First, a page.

Onshore wind development is an opportunity we can’t afford to miss
Ed Gill, head of external affairs at 100% renewable electricity supplier Good Energy explains why the UK should do its utmost to capitalise on its natural resources.
The debate over onshore wind has been hitting the headlines in recent weeks, sparked by a cohort of 106 MPs who wrote a letter arguing that the government should be reducing subsidies to wind farms. Prime Minister David Cameron responded with a strong defence of the government’s plans for wind.
It’s a hot topic in the media, with the Guardian running a major new series on wind power, Donald Trump vowing to derail Scottish plans for wind farms single-handedly, and the Telegraph reporting on another letter from a group of public figures voicing their support of the 106 MPs.
In any discussion of those views, it is worth considering the wider context of our energy market. The global economy is built on the assumption of fossil fuels being cheap and plentiful, with little regard for their environmental impact. In the UK, for example, our energy market was designed in the early 1990s – at a time when North Sea oil and gas supplies were abundant. That is no longer the case, so we now need to look at other, more sustainable resources. Renewable energy can help solve those issues. Using the resources we have here in the UK means that we can meet our needs in this area in a way that is secure, stable and sustainable, and we have a huge amount of potential in that respect.
We have approximately 40% of Europe’s total wind resources and as an island we are perfectly placed to lead the world in marine generation technology. Solar power has an important role to play and hydro power is already a popular and important energy source, particularly at a community level. All of these and other technologies have an important part to play in weaning our economy off increasingly unstable international fossil fuel supplies.
This presents a huge opportunity for us as a country. The simple fact is that we need to invest more in our energy infrastructure in the UK because we haven’t done for so long. In renewables, we have the chance to ensure that the money we spend on our energy stays here in the UK, rather than disappearing abroad to the world’s oil and gas exporting nations.
Moreover, if we continue with a ‘business as usual’ approach that focuses on non-renewables then we’re also leaving our economy exposed to the rising costs of fossil fuels, whilst contributing to climate change. Today, some 60% of the energy we use is imported. We’re already seeing the impact of this at a macro-economic level – over the autumn, rising energy bills were the single biggest factor in pushing up inflation. The more ‘insulated’ we are from global fuel prices, the more secure and reliable the energy market is as an essential pre-condition for a successful economy.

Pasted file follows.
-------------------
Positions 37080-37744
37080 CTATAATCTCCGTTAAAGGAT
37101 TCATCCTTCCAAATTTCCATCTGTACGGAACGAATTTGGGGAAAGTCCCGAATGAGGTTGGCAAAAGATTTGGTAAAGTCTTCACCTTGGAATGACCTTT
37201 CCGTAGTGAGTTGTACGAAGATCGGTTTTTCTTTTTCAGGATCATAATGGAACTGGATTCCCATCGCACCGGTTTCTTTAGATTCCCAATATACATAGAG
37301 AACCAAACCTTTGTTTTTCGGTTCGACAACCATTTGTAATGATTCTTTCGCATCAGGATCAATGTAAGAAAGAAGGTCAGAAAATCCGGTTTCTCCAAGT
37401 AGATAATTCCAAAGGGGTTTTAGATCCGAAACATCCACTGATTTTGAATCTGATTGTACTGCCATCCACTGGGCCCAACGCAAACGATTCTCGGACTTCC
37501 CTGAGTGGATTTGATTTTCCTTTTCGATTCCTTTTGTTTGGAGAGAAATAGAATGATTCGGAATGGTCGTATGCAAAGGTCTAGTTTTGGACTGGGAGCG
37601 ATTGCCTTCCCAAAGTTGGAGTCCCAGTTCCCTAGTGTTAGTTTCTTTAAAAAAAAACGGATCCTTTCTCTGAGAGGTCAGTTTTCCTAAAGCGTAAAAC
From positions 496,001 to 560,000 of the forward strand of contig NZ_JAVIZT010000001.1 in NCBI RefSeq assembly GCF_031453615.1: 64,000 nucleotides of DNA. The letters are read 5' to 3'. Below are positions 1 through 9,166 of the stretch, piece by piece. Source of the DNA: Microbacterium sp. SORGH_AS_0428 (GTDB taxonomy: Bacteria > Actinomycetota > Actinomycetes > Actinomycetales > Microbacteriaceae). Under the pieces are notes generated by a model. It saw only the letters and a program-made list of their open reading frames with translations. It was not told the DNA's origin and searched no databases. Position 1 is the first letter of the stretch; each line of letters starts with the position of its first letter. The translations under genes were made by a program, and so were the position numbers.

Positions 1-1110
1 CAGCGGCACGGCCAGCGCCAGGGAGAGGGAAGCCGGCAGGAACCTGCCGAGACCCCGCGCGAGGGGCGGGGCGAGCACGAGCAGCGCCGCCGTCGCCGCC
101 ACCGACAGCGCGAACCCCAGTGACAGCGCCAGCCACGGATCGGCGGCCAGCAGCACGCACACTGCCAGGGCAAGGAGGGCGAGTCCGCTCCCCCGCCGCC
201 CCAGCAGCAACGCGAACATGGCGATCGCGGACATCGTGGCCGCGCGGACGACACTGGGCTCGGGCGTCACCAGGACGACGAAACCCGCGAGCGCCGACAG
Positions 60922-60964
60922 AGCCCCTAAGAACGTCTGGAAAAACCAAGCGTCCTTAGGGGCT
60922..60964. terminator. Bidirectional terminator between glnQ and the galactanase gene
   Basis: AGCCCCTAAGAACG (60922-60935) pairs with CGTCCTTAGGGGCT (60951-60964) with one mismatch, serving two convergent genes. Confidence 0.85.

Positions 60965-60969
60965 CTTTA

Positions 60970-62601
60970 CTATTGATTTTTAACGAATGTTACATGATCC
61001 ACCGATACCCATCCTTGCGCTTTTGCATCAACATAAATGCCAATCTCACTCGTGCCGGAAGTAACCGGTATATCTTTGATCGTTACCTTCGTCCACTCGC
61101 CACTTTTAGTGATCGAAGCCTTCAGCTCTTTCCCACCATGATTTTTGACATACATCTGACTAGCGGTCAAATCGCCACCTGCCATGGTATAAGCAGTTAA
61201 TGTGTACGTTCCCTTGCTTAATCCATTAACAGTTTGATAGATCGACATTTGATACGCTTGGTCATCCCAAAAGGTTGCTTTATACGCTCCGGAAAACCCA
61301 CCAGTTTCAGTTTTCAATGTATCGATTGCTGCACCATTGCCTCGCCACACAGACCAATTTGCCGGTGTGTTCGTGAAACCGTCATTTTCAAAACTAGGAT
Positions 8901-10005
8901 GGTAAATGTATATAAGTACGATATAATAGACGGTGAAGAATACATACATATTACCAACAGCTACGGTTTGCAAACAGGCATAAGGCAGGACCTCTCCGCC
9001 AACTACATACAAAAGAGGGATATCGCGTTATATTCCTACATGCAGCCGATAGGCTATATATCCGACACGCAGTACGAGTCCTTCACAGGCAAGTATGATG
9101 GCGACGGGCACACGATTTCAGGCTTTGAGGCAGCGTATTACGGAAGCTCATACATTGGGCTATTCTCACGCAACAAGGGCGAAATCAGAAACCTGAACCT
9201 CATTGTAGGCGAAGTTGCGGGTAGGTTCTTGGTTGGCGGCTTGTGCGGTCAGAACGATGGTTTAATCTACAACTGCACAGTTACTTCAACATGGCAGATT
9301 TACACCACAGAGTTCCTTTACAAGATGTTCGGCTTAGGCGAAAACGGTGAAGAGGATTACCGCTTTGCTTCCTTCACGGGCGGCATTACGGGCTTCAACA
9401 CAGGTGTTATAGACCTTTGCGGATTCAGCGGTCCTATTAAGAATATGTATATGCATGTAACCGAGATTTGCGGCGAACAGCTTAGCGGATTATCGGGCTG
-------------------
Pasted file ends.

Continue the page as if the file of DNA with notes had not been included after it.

To deliver that, we need to capitalise on the UK’s wind resources. Because we are a European leader in this respect, our wind farms perform better than their counterparts in Germany and Denmark. Whilst many critics of wind cite its intermittency and cost as a reason not to invest, the reality is that over the years, the energy industry has pioneered onshore wind power as a reliable, efficient and cost-effective energy source.
But there is a need to ensure that investment in wind power is matched with effective engagement with local communities. With the right planning, wind farm developments can benefit the surrounding community. Through projects like our proposed wind farm at Holm and Hollymill near Inverness, for example, Good Energy is ensuring that those living close to our wind farms benefit from the project by planning for a community bond, local electricity tariff and community fund to provide financial support to local projects. At Delabole, our first wind farm in Cornwall, we contribute over £9,000 per year to small-scale projects that benefit locals, with a committee of local representatives deciding how the money is spent.
The UK has been slow to invest in renewables, but the general feeling is that the ball has started rolling. Wind is attracting a lot of attention at the moment, often for the wrong reasons, but with the huge amount of resource we have in the UK, we simply can’t ignore it. In fairness, there is a lot more public support for wind power than is often given credit for. A recent YouGov poll found that the majority of people in the UK want to see more investment in wind farms.
We believe that renewable development projects, combined with smaller scale and home generation, have the potential to help the UK become self-sufficient in its energy needs. It’s about putting power in the hands of people and bringing energy generation into the communities that use it.
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